Journalism That Matters Session:
Code of Ethics in Online and Social Media
Moderator: Rich Riski, of Peninsula College Journalism and Newspaper Research Journal Participants: Jacqui Banaszynski, of University of Missouri and the Poynter Institute Doug Conarroe, of Tacoma News Tribune online Mike Kittross, of the Media Ethics magazine Ken LeBlond, communications specialist for U.S. Veterans Administration Stevie Mathieu, graduate student of University of Mo and PNW native Kristin Millis, of the UW student newspaper, The Daily Chris Nelson, of Campaign Shoutin’ Communications Chuck Taylor, former managing editor of Crosscut
(Opening remarks) Innovative technology always has outstripped the ability of other systems to adapt. The legal system, biological systems, infrastructure and other systems all struggle to cope with innovation and advances of technology. So, we’re all caught in a position of learning the hard way how to best use new cell phones, new social media and all new mobile technologies.
The following are notes taken during conversations.
With no advance notice--people don’t even ask anyone and start to video and then it shows up on the Web.
Law in WA says (the videographer) must have consent. Facebook is very sensitive to this and will pull things. --K. Millis. In China …they prohibit Facebook (on the premise) they say of protecting children. And they are suppressing freedom of speech. In social media and the Web, the digital footprint is long and deep, and when we talk to students, we’re changing what we suggest is be very, very careful. An example …a student doing a story on meth addiction in Missouri and interviews. The digital footprint is putting on the Web, the student and the family members (can be identified). A student took it to another publication (for publishing). In the past, (common practice that) you do NOT publish kid’s name and NOW I’m like wait a minute, hold on. and there’s the infamous case that Poynter (Institute) got into. A 5-year-old girl in Tampa was acting out a bit at school and was taken off to a room. She got more upset. (Things escalated even further) and it’s all videotaped. They videotape classrooms for safety reasons. They tried and could not get ahold of the girl’s mother. They finally called police and girl is terrified and they handcuffed little girl. Oh it was fascinating. The newspaper has her name on photo deep in the meta data. But (in) a search it will pop to the top.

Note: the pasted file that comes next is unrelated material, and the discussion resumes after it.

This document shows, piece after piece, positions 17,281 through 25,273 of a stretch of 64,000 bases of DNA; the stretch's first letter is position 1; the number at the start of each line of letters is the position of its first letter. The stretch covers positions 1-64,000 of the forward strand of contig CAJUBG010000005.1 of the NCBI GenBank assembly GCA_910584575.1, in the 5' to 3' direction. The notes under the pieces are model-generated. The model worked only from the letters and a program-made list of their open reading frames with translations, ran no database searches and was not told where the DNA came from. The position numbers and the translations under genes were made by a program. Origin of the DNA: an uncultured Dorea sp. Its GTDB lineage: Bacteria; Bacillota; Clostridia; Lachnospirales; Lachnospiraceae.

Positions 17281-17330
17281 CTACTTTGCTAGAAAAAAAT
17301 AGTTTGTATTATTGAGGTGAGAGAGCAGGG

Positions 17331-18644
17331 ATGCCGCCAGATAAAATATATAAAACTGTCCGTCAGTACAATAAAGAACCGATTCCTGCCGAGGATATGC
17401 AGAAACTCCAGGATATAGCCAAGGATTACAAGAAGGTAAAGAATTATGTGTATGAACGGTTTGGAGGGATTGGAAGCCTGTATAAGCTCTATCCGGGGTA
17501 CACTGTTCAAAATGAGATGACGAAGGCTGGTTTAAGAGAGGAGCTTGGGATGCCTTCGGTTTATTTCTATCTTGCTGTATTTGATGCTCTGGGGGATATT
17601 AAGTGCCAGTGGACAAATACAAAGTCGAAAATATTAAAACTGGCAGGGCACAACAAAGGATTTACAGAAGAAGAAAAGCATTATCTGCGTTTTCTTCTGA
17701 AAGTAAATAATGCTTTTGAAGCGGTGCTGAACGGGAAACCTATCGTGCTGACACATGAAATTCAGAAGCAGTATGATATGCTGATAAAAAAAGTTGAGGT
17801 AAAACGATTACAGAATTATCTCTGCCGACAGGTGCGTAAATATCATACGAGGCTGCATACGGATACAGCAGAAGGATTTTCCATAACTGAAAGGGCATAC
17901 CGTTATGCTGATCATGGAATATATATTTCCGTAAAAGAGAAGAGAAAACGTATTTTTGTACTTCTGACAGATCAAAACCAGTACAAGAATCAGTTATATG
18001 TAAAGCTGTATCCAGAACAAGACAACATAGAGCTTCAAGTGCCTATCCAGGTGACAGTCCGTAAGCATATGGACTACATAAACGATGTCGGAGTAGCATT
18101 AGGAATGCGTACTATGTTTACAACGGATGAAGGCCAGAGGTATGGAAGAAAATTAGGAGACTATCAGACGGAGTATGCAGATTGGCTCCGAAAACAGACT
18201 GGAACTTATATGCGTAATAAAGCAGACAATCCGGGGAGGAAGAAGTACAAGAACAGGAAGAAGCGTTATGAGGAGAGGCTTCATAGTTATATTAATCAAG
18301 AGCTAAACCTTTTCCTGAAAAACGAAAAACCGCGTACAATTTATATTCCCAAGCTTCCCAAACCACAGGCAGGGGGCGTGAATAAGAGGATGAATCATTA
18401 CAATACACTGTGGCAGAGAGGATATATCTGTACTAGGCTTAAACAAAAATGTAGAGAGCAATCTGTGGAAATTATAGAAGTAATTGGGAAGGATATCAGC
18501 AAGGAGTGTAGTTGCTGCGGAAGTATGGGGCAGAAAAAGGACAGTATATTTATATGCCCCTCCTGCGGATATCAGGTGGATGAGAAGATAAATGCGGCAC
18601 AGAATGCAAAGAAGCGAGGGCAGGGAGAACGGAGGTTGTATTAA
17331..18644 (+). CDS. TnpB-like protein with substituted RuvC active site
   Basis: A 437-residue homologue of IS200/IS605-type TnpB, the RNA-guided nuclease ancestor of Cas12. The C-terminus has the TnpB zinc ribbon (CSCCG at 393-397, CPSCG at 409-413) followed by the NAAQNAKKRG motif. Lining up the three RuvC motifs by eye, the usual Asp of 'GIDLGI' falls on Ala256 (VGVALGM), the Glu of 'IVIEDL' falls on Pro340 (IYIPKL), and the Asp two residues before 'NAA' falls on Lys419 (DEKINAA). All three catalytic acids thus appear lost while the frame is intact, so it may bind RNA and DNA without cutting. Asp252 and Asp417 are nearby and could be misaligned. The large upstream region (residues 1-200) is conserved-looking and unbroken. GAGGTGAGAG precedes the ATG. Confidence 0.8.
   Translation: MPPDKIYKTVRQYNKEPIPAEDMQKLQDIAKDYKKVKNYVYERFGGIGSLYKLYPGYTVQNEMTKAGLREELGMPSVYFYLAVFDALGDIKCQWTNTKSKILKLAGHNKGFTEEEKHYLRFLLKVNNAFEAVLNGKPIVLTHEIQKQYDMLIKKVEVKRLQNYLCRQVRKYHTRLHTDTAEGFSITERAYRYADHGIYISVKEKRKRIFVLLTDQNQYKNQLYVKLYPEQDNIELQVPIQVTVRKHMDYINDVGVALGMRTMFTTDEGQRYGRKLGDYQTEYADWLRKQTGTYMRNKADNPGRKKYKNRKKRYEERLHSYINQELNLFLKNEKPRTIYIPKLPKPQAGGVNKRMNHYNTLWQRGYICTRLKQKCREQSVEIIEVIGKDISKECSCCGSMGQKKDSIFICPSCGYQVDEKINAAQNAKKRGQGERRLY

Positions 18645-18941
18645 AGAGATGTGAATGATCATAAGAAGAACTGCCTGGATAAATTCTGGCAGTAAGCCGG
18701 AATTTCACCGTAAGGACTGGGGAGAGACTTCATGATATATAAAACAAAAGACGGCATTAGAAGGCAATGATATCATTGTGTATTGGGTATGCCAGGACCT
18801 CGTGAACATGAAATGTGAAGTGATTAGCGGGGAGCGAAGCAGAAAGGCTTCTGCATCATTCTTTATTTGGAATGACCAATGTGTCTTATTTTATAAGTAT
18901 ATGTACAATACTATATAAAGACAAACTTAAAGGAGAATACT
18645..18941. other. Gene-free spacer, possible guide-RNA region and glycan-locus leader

Blogging software and takes URL and all kinds of new issues pop up , given the speed (and strength) of software that allows more reader interaction. C. Taylor
And I think Journalists have allowed themselves to be run over.
Both issues have to do with time and often consultation prior to print and sense of urgency to jump to publication and the (realization) that it’s an eternity that it stays on the Web and its getting archived. J. B.
If you remove the personalities and drives and eras we are in. With Iranian journalist and because whole world is moving this fast, just so fast. Chris Nelson Poynter Institute has some guidelines on all this. D. Conarroe.
Reference to Murrow’s Buchenwold broadcast done three days after gathering the initial information. Only three days after the liberation of Buchenwold Murrow deliberated, internalized and mulled over the trauma and only then went on the air to share the graphic story of Nazi death camps. R. Riski
“The Butcher’s bill” is what it’s called (that is the price of civilian deaths, or innocents hurt or damaged in pursuit of a military effort.) Some reporters have a fire in your belly and don’t show it. Journalist Edward P Morgan had show on ABC and sinking of Andrea Doria…He went down and covered.. He adlibbed. Attention was focused on the death of a small girl. It seems later it was discovered, the girl was scooped up and she is rescued a day later. Clearing the air. And as it was later learned this young girl was his daughter! J. M. Kittross